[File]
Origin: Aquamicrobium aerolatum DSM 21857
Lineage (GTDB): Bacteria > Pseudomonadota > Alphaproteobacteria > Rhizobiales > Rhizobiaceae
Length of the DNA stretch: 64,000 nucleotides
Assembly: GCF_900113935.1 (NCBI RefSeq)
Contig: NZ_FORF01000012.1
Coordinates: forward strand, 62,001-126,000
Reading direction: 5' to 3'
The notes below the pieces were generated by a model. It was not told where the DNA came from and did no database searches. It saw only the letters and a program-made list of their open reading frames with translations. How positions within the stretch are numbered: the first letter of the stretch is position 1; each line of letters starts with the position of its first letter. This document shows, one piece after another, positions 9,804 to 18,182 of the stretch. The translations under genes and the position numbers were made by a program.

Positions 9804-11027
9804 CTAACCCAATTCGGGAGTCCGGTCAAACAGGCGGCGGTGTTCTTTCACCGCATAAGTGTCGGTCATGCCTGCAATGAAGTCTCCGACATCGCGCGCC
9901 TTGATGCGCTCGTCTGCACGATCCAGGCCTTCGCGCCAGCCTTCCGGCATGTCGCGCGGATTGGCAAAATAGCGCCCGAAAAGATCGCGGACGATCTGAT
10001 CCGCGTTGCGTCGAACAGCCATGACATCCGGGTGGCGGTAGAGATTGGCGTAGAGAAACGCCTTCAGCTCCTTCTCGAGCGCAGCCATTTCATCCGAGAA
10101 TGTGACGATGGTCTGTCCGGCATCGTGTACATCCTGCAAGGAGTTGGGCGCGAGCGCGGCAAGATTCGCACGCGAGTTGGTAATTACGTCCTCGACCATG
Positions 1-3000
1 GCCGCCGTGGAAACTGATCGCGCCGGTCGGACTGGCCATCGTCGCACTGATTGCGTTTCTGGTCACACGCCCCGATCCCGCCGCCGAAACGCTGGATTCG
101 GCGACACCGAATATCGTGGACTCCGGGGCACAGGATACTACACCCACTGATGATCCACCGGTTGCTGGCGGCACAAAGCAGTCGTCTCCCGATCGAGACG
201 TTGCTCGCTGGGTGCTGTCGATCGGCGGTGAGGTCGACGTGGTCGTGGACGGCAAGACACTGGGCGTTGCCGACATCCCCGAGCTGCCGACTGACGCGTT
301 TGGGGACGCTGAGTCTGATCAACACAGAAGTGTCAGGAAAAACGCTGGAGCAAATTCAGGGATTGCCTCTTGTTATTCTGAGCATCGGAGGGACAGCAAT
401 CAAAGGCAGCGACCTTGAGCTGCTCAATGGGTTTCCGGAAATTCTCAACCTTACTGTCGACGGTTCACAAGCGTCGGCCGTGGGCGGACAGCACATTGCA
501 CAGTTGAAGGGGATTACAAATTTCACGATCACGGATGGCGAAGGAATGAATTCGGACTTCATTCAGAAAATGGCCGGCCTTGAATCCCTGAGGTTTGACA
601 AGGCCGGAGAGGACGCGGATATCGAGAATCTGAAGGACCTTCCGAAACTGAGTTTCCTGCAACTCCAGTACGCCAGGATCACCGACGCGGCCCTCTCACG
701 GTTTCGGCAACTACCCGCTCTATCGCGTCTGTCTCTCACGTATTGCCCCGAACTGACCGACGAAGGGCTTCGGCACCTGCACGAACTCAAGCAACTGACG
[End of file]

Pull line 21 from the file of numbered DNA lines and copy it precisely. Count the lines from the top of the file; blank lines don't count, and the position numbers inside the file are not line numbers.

601 AGGCCGGAGAGGACGCGGATATCGAGAATCTGAAGGACCTTCCGAAACTGAGTTTCCTGCAACTCCAGTACGCCAGGATCACCGACGCGGCCCTCTCACG